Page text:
Gliomas are the most common primary brain tumor in adults and are categorized into 1 of 4 WHO grades based on histopathological characteristics.1 The aggressive, infiltrative nature of high-grade gliomas portends a grave prognosis despite aggressive chemotherapy, radiation, and surgical resection. Current efforts for developing novel and effective treatment options for gliomas have focused on molecular targets that interrupt tumor proliferation. However, these techniques require a thorough understanding of the cell signaling mechanisms of gliomas. Previous research has delineated a number of proteins critical for normal growth and development that includes regulation of ligand-mediated signaling, cell adhesion, and formation of the extracellular matrix for cell migration.2,3 The leucine-rich repeat containing G protein-coupled receptor 5 (LGR5), has been recently shown to play a key functional role in normal cellular development.4 When abnormal expression of LGR5 is present, tumorigenesis has been shown to occur through activation of the Wnt pathway. However, the exact mechanisms of LGR5 activity in glioma cells have not been elucidated.
Recent research published in the October edition of Oncology Reports from Zhang et al in China have confirmed the expression of LGR5 in human gliomas and its correlation with pathological grade and proliferation.5 Additionally, they demonstrate compelling evidence of tumor growth inhibition using RNA interference against LGR5 in both in vitro and in vivo models.
The investigators collected 54 gliomas of varying grade from patients who presented for initial surgical resection and had no prior treatments with radiation or chemotherapy. All of the specimens were subjected to immunohistochemical assays for LGR5. LGR5 immunoreactivity scores (IRS), LGR5 proliferative indices (PI), and the percentage of Ki-67 positive cells were quantified. Both the LGR5 IRS and PI correlated with increasing WHO grade. The investigators then studied the LGR5 expression levels in 3 glioma cell lines (U118, U87, and U251) in vitro and compared them to LGR5 levels expressed in normal human astrocytes. The results demonstrated higher LGR5 expression in the glioma cell lines compared to the normal astrocytes.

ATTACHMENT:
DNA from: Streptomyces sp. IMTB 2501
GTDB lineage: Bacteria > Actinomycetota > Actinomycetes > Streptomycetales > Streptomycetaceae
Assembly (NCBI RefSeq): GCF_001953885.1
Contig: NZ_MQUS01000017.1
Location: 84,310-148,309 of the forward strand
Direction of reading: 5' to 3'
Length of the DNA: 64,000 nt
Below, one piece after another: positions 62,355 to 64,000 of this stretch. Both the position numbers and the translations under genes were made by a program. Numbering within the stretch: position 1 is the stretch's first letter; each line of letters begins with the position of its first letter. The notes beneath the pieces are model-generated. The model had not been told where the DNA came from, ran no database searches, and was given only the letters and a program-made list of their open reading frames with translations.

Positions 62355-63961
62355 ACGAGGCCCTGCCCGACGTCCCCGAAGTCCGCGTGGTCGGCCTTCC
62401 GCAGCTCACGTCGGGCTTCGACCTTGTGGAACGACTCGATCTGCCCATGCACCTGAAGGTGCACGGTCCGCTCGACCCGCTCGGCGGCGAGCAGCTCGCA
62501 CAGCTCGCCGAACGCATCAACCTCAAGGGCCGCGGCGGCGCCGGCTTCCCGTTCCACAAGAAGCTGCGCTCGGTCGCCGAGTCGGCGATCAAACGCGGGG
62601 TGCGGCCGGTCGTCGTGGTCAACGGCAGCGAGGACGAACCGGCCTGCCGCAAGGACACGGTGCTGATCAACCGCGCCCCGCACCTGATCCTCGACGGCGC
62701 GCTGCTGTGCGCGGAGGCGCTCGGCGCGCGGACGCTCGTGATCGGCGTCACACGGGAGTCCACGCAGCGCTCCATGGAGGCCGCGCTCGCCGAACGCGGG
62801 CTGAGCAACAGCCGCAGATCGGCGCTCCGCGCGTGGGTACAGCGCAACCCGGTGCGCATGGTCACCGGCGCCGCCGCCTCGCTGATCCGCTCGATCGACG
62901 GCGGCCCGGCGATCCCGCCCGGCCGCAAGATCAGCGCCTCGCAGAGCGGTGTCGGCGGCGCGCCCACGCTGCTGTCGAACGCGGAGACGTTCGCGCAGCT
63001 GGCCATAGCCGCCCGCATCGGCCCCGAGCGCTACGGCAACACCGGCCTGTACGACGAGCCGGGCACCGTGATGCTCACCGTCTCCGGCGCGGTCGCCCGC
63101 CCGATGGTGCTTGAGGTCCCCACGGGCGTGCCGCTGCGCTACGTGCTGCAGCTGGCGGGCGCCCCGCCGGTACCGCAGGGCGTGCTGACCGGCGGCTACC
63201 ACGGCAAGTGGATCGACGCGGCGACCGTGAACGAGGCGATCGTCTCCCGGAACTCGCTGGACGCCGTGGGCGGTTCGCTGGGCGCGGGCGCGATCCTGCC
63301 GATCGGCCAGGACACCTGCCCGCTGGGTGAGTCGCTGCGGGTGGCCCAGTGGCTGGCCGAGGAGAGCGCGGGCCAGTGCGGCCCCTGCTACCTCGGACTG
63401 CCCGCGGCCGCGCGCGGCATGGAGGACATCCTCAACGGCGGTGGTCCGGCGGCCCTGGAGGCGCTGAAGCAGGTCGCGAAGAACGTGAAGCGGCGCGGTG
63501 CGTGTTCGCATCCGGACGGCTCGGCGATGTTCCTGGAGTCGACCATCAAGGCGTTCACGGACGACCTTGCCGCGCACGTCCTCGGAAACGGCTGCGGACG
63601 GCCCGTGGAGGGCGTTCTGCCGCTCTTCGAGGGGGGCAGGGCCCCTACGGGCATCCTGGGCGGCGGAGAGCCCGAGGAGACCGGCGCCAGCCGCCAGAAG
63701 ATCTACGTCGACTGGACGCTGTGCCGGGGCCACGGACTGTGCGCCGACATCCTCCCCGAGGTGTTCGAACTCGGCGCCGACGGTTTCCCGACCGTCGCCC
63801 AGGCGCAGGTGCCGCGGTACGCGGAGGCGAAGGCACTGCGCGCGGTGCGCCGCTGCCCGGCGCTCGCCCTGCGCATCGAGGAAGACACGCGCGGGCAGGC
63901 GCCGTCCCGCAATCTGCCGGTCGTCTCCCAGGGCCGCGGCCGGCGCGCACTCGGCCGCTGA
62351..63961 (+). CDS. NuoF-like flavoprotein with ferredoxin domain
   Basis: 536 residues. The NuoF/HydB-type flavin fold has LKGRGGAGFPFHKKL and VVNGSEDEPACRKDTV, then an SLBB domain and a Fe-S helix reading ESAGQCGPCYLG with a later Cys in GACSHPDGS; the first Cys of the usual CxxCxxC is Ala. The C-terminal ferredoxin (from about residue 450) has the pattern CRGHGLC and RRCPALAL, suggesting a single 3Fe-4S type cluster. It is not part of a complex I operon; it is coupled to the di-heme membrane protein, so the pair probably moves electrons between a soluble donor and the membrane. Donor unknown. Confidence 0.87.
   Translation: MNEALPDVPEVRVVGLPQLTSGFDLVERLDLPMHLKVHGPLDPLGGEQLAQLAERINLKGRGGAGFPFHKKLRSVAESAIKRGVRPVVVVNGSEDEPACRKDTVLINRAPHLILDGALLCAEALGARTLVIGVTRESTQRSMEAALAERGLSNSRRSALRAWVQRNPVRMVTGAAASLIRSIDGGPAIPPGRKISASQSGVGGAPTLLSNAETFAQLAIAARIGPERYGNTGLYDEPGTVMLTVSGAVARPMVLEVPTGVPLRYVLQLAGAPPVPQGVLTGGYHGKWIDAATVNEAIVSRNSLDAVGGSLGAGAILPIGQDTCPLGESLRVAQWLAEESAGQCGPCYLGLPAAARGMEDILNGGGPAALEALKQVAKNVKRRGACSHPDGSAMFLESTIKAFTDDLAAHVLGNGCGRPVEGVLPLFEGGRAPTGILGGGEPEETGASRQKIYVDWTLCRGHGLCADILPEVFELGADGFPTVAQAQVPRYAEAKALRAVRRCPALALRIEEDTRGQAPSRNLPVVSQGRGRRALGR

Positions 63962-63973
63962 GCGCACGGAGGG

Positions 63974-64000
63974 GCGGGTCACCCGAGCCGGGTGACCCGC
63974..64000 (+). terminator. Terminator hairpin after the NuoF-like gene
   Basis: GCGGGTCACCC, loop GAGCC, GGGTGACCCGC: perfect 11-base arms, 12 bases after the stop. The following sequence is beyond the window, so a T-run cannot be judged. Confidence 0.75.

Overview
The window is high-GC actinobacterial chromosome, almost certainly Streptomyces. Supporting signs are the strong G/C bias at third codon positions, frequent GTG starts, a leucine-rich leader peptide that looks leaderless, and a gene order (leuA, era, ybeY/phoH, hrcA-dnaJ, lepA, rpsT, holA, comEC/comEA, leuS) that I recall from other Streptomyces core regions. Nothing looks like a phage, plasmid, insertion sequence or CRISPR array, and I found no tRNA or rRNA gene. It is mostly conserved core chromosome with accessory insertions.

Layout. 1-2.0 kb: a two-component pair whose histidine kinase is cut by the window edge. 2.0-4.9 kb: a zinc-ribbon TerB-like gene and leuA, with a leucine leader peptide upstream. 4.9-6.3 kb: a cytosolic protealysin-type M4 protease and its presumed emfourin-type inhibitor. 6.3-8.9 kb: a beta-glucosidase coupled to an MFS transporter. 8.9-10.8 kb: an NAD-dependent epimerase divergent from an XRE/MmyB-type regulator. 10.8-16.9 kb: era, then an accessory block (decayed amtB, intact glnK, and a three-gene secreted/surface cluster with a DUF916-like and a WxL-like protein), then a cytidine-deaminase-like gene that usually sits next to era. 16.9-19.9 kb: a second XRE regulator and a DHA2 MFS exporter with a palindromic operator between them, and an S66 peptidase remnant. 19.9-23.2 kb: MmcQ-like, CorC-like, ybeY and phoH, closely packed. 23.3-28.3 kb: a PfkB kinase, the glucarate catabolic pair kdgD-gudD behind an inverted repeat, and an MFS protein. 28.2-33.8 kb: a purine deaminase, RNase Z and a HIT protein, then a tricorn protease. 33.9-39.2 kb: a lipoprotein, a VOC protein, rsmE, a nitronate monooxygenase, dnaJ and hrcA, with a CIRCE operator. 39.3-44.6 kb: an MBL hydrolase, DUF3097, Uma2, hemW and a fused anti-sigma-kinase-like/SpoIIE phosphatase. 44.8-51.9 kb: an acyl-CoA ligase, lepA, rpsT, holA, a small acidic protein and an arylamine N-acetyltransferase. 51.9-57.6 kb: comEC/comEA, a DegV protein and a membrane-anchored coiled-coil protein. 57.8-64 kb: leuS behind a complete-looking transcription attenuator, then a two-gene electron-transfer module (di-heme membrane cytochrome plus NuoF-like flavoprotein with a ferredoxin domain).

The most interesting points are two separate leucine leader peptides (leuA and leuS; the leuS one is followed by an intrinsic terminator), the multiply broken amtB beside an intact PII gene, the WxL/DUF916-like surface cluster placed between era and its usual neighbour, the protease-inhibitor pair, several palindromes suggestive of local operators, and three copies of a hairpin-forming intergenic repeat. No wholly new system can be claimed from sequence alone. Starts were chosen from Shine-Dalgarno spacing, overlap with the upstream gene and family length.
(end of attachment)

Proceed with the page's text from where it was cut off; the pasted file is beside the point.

The team then investigated the role of LGR5 in the malignant transformation of gliomas. The U87 cell lines were transfected with RNAi against LGR5, which resulted in a significant and specific decrease in the endogenous expression of LGR5. In order to evaluate the effect of LGR5 on the growth of U87 cells, the researchers conducted viability assays using U87, U87-negative control (NC), and U87-knockdown (KD) cells. Their data showed a marked growth inhibition of U87-KD cells compared to the other groups. Additionally, there were no significant differences in cell growth between the U87 and U87-NC cells.
Knockdown of LGR5 also decreased the number and size of colony formation in U87-KD cells compared to U87 and U87-NC, indicating that LGR5 expression is necessary for anchorage-dependent growth in glioma. Furthermore, U87-KD cells also had impaired capacity for self-renewal as indicated by a reduced capacity to generate tumorsphere formation compared to control cell lines.
Finally, the researchers investigated the tumor-forming capacity of U87-KD and control cell lines in an in vivo murine model. Live imaging using fluorescence was used to detect tumor growth (Figure) from mice that had intracranial orthotopic xenografts of tumor cells. The signal emitted from U87-KD cells was significantly less compared to control models.
Zhang et al provide invaluable new information about the molecular characteristics of gliomas using both in vitro and in vivo models, in which knockdown LGR5 resulted in suppression of glioma formation. These results help clarify the molecular signaling pathways required for glial tumorigenesis and demonstrate that LGR5 may be a novel target for glioma treatment. Hopefully, the preclinical and clinical trials needed to establish the feasibility of this approach in humans will translate into a more effective treatment strategy against these tenacious tumors.
1. Louis DN, Ohgaki H, Wiestler OD, Cavenee WK. WHO Classification of Tumours of the Central Nervous System. 4th ed. Lyon, France: IARC Press; 2007.
2. Barker N, van Ed JH, Kuipers J, Kujala P, et al.. Identification of stem cells in small intestine and colon by marker gene LGR5. Nature. 2007;449(7165):1003–1007.
3. Barker N, Clevers H. Leucine-rich repeat containing G-protein-coupled receptors as markers of adult stem cells. Gastroenterology. 2010;138(5):1681–1696.
4. Barker N, Rookmaaker MD, Kujala P, Ng A, et al.. LGR5+ve
stem/progenitor cells contribute to nephron formation during kidney development. Cell Rep. 2010;2(3):540–552.
5. Wang D, Zhou J, Cungang F, Jiao F, et al.. Knockdown of LGR5 suppresses the proliferation of glioma cells in vitro and in vivo. Oncol Rep. 2013;31(1):41–49.